Case Study

- Posted 2 December 2020

Restoring Landscapes and Resilience in Burundi

  • Add tags
Restoring Landscapes and Resilience in Burundi Photo credit must be given: @Elijah Mboko/FAO KE

Burundi’s economy is dominated by small-scale agriculture practiced on the slopes of hills and mountains. The burgeoning population and an overwhelming reliance on natural resources by 90 percent of the population have both caused aggravated environmental degradation. The recent World Bank Country Environment Analysis estimates that each year, almost 38 million tons of soil is lost and land degradation cost 4% of the country’s GDP. Soil erosion worsens Burundi’s socioeconomic situation, and particularly affects the poorest. Investing inland restoration is greatly needed, as infrastructure or agricultural projects relying on fragile lands cannot fully succeed without it.

Addressing this degradation challenge, on April 11, 2018 – The World Bank approved a US$30 million Landscape Restoration and Resilience Project, an IDA grant to support the Government of Burundi’s efforts to restore the landscape. The objective of the project is to restore land productivity in targeted degraded landscapes.

The project will use a community‐led landscape approach— an integrated approach to sustainably manage land and water resources for multiple purposes and functions. Managing natural resources in an integrated way across different land uses and connecting them at the landscape level (colline, watershed) provides the basis for addressing trade‐offs and enhancing people’s livelihoods, security, and resilience to climate variability and change. To successfully implement this approach, the project will support policy development and capacity building in support of planning and implementing a landscape approach across economic sectors by focusing on development challenges at the right scale and by minimizing trade‐offs and reaping more value from existing resources.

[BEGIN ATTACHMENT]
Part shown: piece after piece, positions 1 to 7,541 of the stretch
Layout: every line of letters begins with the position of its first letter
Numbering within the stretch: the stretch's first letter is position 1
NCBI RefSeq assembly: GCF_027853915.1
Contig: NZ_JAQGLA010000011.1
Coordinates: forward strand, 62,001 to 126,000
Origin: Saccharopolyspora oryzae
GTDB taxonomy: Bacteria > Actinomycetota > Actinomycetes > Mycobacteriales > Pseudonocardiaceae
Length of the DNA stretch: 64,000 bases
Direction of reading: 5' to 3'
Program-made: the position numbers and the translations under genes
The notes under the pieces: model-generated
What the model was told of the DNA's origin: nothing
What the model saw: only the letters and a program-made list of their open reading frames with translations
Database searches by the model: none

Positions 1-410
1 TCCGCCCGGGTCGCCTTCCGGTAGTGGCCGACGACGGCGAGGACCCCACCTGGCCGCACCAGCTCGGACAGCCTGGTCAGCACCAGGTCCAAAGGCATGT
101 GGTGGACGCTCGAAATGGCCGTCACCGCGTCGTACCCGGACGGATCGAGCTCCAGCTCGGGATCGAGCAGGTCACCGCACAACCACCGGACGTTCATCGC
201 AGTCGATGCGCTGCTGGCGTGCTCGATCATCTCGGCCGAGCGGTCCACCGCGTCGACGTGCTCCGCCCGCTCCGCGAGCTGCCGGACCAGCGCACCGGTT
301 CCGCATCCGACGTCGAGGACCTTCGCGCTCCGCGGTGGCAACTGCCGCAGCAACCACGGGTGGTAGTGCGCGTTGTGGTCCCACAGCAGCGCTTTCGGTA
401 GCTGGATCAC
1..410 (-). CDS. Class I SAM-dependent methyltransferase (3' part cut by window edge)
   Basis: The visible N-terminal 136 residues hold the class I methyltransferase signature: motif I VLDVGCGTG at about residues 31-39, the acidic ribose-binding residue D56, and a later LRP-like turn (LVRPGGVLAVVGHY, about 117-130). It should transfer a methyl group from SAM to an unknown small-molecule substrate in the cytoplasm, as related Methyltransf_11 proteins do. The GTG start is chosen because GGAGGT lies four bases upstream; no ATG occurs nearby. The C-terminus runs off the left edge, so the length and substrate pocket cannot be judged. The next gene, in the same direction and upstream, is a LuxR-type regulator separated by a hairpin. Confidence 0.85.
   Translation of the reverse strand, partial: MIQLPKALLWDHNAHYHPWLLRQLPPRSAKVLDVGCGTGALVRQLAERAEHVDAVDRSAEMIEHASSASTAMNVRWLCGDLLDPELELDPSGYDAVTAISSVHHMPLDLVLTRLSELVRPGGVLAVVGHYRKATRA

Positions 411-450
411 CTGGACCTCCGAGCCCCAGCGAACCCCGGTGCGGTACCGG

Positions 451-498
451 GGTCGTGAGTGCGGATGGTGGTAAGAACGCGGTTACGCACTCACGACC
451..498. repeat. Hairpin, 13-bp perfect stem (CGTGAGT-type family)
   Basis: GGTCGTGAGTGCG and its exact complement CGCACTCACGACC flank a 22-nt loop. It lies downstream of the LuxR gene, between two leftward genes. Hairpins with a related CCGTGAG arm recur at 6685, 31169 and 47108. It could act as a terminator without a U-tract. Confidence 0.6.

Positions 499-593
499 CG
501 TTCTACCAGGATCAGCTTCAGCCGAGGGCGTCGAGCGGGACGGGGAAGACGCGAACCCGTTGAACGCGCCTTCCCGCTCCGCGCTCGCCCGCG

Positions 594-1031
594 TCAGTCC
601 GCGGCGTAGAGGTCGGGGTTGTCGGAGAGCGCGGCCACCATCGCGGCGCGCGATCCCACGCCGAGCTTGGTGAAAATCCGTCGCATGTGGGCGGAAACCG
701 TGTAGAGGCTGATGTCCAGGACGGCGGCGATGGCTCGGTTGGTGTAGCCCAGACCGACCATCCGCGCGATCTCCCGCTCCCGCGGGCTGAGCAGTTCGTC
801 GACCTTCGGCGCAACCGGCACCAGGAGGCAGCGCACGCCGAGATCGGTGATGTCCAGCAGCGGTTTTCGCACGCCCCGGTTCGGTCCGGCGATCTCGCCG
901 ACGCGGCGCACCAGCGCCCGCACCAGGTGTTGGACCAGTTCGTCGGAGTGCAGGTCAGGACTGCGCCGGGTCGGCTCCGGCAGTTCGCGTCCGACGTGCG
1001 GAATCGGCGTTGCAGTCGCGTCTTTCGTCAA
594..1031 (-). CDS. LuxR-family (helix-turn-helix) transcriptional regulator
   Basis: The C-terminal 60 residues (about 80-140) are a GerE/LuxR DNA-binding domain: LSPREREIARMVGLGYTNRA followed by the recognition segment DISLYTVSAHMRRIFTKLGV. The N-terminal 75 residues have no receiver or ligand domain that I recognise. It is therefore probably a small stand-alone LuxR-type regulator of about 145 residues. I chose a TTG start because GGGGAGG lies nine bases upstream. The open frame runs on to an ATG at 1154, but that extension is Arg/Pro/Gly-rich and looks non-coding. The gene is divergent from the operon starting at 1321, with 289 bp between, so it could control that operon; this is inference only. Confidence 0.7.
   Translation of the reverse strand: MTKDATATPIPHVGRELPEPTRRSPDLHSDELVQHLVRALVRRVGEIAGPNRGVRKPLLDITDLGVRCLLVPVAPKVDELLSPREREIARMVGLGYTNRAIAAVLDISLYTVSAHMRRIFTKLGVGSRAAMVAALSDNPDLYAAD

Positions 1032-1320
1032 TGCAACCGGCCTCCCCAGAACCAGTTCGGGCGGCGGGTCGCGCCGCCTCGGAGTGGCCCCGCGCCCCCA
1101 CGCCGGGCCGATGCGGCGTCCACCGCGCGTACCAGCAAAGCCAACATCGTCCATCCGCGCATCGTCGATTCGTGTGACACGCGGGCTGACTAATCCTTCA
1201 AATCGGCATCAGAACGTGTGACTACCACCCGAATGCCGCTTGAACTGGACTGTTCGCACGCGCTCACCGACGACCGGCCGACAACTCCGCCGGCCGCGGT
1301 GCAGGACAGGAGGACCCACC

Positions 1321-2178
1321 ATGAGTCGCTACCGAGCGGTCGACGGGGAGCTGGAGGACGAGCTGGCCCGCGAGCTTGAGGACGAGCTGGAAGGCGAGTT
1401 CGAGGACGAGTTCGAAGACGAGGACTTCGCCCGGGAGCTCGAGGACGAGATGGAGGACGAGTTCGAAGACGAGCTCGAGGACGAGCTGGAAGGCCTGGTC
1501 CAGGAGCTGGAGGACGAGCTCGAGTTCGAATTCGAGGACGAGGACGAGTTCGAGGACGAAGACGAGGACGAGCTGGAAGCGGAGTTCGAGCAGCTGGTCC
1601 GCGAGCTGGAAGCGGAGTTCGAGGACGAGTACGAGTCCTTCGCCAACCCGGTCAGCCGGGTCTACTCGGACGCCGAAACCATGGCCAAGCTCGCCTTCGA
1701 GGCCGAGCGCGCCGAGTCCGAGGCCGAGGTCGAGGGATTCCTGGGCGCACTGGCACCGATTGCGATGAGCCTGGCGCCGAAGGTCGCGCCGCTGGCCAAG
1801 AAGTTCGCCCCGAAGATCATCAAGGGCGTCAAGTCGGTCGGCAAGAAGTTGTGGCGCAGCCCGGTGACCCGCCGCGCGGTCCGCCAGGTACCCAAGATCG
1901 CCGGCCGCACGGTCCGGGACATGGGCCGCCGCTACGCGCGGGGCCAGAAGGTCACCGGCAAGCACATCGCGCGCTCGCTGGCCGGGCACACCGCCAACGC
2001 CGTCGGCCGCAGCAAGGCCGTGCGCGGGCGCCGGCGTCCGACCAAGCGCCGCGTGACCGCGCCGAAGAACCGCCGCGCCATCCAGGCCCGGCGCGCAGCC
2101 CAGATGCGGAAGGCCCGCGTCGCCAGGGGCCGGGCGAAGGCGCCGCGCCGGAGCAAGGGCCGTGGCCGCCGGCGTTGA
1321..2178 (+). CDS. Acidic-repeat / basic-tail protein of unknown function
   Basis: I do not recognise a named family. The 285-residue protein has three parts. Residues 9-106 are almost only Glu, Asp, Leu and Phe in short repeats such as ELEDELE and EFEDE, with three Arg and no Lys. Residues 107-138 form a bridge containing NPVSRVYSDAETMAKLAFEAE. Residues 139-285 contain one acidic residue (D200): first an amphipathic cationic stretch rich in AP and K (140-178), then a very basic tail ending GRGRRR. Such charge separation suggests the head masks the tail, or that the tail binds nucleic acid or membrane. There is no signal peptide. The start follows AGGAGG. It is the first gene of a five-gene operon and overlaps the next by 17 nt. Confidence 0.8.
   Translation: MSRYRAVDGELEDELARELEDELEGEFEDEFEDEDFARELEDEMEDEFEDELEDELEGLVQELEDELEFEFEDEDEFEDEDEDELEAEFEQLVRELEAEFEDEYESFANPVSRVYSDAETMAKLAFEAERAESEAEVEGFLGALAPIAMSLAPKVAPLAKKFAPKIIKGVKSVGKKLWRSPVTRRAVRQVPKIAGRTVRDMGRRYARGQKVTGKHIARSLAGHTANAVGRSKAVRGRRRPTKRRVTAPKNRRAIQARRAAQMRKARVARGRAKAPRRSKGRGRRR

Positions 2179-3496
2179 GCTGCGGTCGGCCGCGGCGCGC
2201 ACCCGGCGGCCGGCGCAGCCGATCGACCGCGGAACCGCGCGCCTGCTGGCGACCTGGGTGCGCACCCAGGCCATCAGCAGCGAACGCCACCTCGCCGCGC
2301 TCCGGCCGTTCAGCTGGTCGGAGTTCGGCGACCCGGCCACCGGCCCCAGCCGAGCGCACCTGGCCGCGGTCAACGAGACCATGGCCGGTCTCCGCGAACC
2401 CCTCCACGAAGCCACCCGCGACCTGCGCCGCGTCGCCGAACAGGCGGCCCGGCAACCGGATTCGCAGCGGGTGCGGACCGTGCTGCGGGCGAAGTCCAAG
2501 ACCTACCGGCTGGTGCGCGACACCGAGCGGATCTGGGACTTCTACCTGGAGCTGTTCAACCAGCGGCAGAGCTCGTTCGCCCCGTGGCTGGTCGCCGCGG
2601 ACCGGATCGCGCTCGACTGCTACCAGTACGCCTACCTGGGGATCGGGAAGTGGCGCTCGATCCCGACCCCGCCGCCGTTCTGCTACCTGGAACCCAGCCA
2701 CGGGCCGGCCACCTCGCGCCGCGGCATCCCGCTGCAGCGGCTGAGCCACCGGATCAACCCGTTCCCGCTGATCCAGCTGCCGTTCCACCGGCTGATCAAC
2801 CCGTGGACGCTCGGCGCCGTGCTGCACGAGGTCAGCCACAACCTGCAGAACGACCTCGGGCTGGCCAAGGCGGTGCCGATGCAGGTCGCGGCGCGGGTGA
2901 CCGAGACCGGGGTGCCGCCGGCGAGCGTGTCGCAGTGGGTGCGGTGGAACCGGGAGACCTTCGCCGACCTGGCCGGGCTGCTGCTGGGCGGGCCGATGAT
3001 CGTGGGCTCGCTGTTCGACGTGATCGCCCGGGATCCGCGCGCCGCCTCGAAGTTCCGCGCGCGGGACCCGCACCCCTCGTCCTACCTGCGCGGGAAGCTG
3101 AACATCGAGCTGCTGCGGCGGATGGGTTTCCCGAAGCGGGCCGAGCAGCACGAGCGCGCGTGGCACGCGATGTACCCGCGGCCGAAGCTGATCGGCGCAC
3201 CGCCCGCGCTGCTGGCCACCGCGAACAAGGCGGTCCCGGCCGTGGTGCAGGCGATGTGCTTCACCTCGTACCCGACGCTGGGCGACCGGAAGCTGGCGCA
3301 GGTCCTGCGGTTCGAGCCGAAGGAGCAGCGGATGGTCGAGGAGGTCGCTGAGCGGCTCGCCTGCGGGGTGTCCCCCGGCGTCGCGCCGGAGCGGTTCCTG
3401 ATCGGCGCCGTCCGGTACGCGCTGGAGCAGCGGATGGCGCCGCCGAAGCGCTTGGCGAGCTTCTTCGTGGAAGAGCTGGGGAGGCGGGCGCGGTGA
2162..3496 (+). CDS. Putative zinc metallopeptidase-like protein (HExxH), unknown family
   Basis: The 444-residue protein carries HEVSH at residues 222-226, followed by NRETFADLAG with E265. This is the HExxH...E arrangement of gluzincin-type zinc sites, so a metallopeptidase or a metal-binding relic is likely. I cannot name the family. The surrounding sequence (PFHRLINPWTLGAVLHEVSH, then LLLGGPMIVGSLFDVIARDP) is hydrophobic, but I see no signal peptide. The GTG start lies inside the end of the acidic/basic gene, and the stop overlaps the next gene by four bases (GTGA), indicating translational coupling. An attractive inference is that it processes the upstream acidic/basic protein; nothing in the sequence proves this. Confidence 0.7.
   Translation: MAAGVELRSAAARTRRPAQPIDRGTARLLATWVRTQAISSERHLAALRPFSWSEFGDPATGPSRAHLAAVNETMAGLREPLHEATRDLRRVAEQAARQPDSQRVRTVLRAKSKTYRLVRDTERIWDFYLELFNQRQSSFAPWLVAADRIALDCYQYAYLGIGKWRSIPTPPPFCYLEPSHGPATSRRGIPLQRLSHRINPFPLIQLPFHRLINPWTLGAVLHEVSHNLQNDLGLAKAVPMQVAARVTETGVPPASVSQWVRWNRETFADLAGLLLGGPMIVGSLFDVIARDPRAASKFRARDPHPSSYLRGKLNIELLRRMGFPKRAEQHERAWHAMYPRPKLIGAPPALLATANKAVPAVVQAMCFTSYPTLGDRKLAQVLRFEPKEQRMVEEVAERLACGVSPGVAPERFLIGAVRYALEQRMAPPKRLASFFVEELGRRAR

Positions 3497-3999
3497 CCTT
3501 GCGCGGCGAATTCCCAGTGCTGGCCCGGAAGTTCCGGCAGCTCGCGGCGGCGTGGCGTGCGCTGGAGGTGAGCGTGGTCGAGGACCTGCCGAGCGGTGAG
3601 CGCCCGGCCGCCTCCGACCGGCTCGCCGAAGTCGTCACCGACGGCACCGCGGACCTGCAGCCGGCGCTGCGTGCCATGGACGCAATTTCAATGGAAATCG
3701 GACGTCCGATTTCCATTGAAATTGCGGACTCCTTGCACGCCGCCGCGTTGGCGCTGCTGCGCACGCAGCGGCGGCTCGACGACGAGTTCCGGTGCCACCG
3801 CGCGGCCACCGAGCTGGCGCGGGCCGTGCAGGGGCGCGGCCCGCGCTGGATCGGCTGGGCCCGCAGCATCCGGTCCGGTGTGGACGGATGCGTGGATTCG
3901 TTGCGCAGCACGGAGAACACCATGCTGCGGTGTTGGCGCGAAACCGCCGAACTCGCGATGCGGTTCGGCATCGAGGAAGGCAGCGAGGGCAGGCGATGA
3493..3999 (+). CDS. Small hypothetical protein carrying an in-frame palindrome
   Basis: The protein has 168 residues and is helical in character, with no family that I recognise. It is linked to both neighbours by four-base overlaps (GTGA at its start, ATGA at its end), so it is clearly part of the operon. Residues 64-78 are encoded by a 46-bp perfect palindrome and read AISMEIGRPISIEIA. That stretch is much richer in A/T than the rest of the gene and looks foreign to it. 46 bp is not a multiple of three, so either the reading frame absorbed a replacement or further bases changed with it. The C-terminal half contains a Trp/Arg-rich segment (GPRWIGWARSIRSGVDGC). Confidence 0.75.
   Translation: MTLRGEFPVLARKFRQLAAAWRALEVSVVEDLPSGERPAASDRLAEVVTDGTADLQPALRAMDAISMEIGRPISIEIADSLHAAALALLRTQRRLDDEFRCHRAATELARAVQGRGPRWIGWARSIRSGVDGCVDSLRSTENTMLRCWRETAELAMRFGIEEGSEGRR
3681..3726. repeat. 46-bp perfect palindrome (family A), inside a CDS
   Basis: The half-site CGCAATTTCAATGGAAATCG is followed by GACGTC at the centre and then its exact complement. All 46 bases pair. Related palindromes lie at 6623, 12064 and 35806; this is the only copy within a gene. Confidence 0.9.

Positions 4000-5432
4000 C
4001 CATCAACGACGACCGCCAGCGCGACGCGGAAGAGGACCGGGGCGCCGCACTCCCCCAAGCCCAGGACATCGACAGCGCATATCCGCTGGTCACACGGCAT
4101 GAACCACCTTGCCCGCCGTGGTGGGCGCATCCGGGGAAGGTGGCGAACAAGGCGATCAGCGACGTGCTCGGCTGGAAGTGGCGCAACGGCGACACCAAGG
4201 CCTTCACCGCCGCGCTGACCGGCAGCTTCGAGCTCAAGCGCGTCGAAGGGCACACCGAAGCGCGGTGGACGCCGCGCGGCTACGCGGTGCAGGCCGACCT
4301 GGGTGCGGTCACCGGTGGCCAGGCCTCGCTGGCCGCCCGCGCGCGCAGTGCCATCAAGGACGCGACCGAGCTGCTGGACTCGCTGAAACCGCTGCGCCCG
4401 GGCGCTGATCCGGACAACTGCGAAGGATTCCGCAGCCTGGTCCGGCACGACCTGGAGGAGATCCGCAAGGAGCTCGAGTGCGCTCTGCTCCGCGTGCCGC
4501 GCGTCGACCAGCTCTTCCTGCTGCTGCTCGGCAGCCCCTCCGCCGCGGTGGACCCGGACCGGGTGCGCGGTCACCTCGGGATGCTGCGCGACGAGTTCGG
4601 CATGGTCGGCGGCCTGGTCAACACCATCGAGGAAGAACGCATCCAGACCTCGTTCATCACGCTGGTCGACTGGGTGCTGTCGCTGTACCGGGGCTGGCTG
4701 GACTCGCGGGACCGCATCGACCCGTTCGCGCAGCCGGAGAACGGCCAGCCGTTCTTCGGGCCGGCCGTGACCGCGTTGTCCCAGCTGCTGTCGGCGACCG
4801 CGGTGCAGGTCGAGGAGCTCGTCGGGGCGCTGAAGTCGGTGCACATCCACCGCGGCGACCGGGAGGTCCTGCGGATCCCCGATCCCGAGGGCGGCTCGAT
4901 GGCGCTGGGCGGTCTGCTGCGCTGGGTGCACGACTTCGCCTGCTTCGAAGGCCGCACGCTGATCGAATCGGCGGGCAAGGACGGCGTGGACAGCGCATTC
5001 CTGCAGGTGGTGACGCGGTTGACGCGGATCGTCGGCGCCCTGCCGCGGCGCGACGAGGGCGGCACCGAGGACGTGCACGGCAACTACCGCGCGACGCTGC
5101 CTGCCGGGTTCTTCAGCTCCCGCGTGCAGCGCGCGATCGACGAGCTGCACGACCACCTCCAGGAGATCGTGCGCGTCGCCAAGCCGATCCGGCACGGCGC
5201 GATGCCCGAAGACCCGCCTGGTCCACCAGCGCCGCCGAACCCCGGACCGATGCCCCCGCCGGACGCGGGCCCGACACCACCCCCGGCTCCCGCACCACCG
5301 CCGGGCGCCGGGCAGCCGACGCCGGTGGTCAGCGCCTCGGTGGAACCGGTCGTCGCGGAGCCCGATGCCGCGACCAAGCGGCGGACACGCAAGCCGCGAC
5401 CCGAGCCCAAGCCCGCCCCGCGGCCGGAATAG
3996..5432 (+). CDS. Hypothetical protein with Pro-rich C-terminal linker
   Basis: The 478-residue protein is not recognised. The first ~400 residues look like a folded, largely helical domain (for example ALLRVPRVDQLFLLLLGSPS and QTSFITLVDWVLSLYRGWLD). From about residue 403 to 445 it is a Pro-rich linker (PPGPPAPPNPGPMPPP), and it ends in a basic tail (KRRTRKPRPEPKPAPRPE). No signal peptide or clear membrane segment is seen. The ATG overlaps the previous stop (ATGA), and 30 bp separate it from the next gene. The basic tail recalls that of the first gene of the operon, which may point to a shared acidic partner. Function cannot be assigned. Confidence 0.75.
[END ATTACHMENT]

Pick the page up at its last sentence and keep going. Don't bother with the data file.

The project will engage the smallholder farmers living in the Bujumbura Rural and Muyinga Provinces. It is expected that at least 80,820 small producer households, 51 percent of which are women, will directly benefit from project interventions.  The project will support and mobilize community‐based groups and farmers’ groups, provide related smallholder farmers with training, technical, investment support, and inputs to enable the uptake of innovative land restoration/management technologies at scale.

he project builds on the successfully executed Government- World Bank- GEF $ 4.2 M Sustainable Coffee Landscape Project, winner of the prestigious Buffer Award of National Geographic,  which established the promotion of shade grown coffee to specifically address land degradation in coffee landscapes, and to work with indigenous people  around the forest reserve of Bururi.  

To make a difference, we must use a holistic landscape approach that makes ecosystems more resilient while transforming communities’ livelihoods and bringing peace and prosperity,” says Paola Agostini, Global Lead for Forests, Landscapes and Ecosystems at the World Bank.

- Case Studies